Discrimination faced by Mumbaikars...
If the housing societies in Mumbai (Bombay) are only meant for families (married couples), then the government of Maharashtra should make marriage compulsory in the state/city.
Or else the government should tell its citizens where will Unmarried, Divorcees, Bachelors, Spinsters live in the city of skyscrapers or is Bombay only for those who have families.
This is one of the greatest mental blocks of Mumbaikars, who otherwise want to bask in the FALSE HALO of Cosmopolitanism.
This disease (of not giving apartments to Bachelors, Muslims, etc on rent) is specially prevalent in housing societies where the Gujaratis, Marathis and North Indians (to some extent) abound; while the rest of the population is more or less okay with the concept.
The government of Maharashtra should take this matter seriously and devise laws to eradicate this malice ASAP, so that BOMBAY (and its suburbs) becomes free of discrimination based on Marital Status, Religion, etc. Or else the Honourable Supreme Court of India should step in, and give directions to the state or central governments -- so that the fundamental rights of its citizens enshrined in the constitution of India is not violated.
Monday, December 01, 2014
Panel suggests speedy green approvals in mining, power sectors
[Editor: This is a very good news for the mining sector. Already, the mining stocks like Resurgere Mines and Minerals Ltd (Rs.1.52 up 2%) are up, while most others are either marginally down or flat]
New Delhi, Nov 30 (PTI) A high-level panel constituted by the government to review various environment laws has recommended speedy green approvals in mining and power sectors as it feels that these sectors play a key role in national development.
In its report, the four-member panel, headed by former Cabinet Secretary TSR Subramanian, has recommended creation of National Environment Management Authority (NEMA) at central level and State Environment Management Authority (SEMA) at the state level as full time processing, clearance and monitoring agencies.
“In view of the key role played by the power sector, as also mining of various minerals in national development, NEMA may have a suitable cell, with specialisation, to speedily deal with environmental approvals in these sectors, with due regard to environmental considerations,” says the report submitted to Environment Minister Prakash Javadekar.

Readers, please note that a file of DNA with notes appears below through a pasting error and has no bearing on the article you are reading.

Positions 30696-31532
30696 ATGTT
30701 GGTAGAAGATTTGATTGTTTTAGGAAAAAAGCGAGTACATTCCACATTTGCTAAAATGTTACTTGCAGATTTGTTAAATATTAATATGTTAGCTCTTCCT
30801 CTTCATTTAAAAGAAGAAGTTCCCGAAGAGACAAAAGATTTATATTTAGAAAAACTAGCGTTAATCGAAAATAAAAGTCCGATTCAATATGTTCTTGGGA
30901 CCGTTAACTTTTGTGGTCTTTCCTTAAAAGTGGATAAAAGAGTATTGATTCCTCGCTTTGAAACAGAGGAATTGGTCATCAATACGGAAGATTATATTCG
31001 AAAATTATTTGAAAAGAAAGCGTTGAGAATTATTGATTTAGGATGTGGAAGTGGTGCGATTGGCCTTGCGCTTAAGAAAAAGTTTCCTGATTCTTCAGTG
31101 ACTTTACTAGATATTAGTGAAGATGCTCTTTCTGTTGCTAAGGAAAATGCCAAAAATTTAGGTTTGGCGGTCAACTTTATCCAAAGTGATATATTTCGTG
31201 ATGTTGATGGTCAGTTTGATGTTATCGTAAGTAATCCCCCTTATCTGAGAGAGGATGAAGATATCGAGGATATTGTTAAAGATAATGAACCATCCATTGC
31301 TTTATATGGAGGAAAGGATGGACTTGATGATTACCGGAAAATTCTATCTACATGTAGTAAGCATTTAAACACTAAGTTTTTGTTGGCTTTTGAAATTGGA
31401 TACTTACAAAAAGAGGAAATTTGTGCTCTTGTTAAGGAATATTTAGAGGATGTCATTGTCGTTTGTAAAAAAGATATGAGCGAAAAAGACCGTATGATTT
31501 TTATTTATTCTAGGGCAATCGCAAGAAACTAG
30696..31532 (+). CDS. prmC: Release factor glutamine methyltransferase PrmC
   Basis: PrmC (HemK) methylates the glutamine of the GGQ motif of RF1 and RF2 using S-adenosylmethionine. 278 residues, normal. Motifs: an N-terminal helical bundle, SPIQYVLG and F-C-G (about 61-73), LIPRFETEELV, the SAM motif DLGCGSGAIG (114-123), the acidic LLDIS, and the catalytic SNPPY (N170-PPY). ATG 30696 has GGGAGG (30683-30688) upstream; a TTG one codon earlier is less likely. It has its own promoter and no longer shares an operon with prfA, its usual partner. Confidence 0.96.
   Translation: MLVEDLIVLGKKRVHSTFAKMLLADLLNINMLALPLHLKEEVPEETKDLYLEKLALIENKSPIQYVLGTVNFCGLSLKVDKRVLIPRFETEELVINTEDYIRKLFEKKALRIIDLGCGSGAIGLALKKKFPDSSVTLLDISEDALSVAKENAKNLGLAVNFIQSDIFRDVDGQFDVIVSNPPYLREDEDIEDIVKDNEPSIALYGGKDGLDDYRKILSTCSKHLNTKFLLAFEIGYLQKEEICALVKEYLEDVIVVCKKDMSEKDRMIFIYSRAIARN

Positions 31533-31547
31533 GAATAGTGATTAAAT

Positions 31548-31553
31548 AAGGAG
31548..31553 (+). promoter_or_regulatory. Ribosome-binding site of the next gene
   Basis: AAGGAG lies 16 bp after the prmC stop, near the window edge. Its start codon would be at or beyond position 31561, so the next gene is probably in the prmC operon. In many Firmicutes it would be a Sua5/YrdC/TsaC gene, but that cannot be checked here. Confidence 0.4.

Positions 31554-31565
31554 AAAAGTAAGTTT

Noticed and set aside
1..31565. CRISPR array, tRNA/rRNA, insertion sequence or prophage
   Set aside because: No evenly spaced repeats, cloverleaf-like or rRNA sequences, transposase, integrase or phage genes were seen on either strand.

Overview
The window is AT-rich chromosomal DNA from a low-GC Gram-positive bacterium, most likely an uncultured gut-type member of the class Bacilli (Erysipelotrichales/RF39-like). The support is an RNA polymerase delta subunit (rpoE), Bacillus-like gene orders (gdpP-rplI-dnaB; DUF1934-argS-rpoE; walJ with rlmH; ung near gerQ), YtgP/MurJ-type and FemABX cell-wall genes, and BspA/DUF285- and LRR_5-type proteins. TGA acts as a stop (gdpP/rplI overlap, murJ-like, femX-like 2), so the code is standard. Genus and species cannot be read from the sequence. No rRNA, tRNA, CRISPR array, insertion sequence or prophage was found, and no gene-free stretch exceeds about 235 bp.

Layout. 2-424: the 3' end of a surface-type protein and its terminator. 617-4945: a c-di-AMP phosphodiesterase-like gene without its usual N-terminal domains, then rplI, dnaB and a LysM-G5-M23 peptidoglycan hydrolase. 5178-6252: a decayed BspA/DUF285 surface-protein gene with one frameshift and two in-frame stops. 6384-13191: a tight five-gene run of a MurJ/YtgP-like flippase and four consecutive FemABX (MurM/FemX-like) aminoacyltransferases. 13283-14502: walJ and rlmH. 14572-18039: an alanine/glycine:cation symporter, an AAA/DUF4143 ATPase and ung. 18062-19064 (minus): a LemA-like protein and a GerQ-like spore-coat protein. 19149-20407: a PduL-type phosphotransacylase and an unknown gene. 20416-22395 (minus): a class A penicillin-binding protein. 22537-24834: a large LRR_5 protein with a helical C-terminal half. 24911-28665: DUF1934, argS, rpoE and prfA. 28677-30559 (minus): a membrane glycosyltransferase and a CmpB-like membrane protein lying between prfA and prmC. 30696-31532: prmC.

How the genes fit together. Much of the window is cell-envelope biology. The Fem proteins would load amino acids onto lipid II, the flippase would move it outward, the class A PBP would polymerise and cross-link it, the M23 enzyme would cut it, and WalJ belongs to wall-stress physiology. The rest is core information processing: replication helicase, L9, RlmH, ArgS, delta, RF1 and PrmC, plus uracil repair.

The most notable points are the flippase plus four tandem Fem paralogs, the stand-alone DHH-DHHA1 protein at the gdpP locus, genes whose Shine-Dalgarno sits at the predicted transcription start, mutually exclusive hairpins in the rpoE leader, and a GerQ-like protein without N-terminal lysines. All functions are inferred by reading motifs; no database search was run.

The panel has recommended identification and pre- specification of ‘no go’ forest areas, mainly comprising Protected Areas and forest cover over 70 per cent canopy.
“It should be made clear that no activity will be permitted which threatens the environment and biodiversity of these areas.
This will exclude such areas from expressions of interest by user agencies (UA) thus saving valuable time and litigation,” said the panel.
With 2.3 per cent of the world’s land area, India accounts for 7.8 per cent of recorded species, it said.
It noted that India has 668 protected areas, 15 biosphere reserves and 26 Ramsar Convention sites.
There are four biodiversity hotspots — the Western and Eastern Himalayas, northeast India, parts of the Western Ghats and Nicobar.
In addition there are other areas of rich biological diversity along parts of the coastline and elsewhere.
The committee viewed that areas which are rich in biodiversity must be strongly protected and activity allowed in these areas only when there is an overwhelming advantage in terms of economic development.
“It is the committee’s view that looking at the parameters indicated above a list of ‘no go’ areas, comprising ‘protected areas’, in addition to forest with over 70 per cent canopy, along with their geographical co-ordinates should be notified for public information,” it said.
The panel, however, said that where there are considerations of national interest and issues relating to safeguarding the territorial integrity of the country, activities should be permitted in such areas subject to the prior and specific approval of the union Cabinet.